A typical workday for Marge Adams, work/life program manager for the Department of Agriculture, involves policy writing, customer service, and work groups and staff meetings.

But on Mondays and Thursdays, rather than spending three hours each day commuting between Manassas and Washington, she puts on a pair of jeans and works at a computer at home. "It's just like being in the office, but I'm more accessible because in the office I may be out at a meeting or down the hall," said Adams, 53.

In 1997, when Adams began teleworking, about 11.6 million U.S. teleworkers, also called telecommuters, worked at home during business hours at least one day per month.

By 2003, that number had more than doubled to 23.5 million, according to the International Telework Association and Council (ITAC), based in Silver Spring.

Why the growth? The federal government and many other large employers are encouraging some employees to telework in part because it promotes environmental friendliness (by putting fewer cars on the road) and family friendliness (by enabling workers to have a more flexible day and to devote time saved commuting to family activities), said Stan Kaczmarczyk, director of the Innovative Workplaces Division for the General Services Administration.

He added that teleworking also provides a means of maintaining operations in case of a government shutdown, a larger concern since Sept. 11, 2001.

Recent advances in technology, including high-speed Internet access, wireless technology and the ability to access an office network remotely in a secure way, are other reasons for growth, said Robert L. Smith, executive director of the ITAC.

Of course, teleworking is not for everyone. Some jobs do not lend themselves to off-site work. "No one would even ask if a Starbucks barista can work from home," said Ann W. Denison, director of human resources for SRA International Inc., a Fairfax-based information technology services company. "The nature of the job is the determinant of whether you can do this."

So is the nature of the industry. In technology services, for example, much of the business involves face-to-face meetings with clients and usually, "the client expectation is for you to be there," Denison said.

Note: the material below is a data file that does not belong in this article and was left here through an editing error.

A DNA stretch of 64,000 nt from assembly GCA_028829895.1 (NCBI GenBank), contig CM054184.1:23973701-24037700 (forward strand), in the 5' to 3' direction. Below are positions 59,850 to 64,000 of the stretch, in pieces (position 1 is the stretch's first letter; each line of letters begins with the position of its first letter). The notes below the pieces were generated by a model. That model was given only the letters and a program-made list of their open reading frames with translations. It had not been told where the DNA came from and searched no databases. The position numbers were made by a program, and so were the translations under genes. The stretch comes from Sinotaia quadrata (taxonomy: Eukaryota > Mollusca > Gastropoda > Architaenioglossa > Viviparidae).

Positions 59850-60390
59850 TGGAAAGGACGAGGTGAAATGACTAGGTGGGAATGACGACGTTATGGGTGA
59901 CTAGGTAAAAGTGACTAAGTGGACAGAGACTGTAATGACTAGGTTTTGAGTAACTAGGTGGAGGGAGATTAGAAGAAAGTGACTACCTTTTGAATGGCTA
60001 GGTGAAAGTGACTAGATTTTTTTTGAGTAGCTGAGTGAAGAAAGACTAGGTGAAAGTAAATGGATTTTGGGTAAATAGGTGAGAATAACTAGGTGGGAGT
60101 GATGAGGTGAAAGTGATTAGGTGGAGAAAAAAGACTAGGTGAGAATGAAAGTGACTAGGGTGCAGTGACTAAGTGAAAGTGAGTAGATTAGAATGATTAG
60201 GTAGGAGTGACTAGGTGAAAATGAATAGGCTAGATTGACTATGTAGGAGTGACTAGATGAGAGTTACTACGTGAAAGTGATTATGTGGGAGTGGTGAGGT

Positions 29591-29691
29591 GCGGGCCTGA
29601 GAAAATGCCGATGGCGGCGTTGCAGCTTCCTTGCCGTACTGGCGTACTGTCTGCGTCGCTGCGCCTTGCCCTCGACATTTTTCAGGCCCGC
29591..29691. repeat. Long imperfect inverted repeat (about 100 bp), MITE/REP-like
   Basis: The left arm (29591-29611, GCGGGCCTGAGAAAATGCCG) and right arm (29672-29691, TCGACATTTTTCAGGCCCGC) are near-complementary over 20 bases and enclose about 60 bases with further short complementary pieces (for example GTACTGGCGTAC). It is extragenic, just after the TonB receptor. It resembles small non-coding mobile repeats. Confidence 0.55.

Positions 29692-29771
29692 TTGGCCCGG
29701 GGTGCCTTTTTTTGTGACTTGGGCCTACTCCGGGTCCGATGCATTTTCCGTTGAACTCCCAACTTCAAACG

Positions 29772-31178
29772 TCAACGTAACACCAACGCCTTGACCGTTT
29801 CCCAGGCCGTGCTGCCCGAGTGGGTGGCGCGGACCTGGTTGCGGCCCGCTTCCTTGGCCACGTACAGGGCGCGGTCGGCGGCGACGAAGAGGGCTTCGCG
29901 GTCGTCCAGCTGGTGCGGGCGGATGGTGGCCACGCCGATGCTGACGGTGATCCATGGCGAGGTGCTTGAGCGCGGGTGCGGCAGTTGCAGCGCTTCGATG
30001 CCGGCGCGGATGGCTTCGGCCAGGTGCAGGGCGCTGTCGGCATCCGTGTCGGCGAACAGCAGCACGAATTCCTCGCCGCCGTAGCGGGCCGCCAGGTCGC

Personality matters, too. People who need frequent human contact or lack a strong work ethic may not succeed at working from home, noted Kaczmarczyk. He said the best candidates are employees who perform knowledge work, use computers heavily and are "reliable, productive, trustworthy on the job, . . . motivated and able to work on their own."

If teleworking interests you, find out whether your employer has a telework program and, if so, what if any equipment (such as a laptop computer, cell phone or remote-access software) is provided to regular teleworkers. Then speak to your supervisor about trying the arrangement on a trial basis, Kaczmarczyk advised.

Experts stressed the importance of being accessible to your colleagues regularly once you start teleworking. That means answering e-mails promptly, checking in regularly with your supervisor and co-workers, and letting people know you're available. Adams does that by e-mailing a reminder to her division director that she is teleworking each morning that she is at home.

Set some boundaries and ground rules at home to keep distractions to a minimum, suggested Cheryl Demas, author of "It's a Jungle Out There and a Zoo in Here: Run Your Home Business Without Letting It Overrun You" (Warner Business Books, 2003).

Create a separate work space where you can close the door if you need to be isolated from household activities to work. Have someone else care for infants and toddlers while you make phone calls or need quiet. Teach older kids about your expectations for their behavior when you're working and tell them whether they can use your computer or move papers on your desk at other times. Keep loud or active pets away from your work space.

Remember to stretch and get up from the desk often enough to prevent soreness, said Adams, who takes her dog for a walk instead of taking a long lunch break. She also does neck and back exercises at her desk.

Be flexible about rearranging your schedule if your supervisor wants you to come in for an on-site meeting or event on one of your telework days, Adams added.

Also, act professionally during your work hours from home, she said, so that people stop associating working at home with "being in PJs and bunny slippers and having a barking dog."

Adams herself is trying to eliminate that stereotype by working hard and accomplishing much on her two days at home -- and she loves the arrangement. "If I ever look for another job, it would be a requirement that the company offers telework," she said.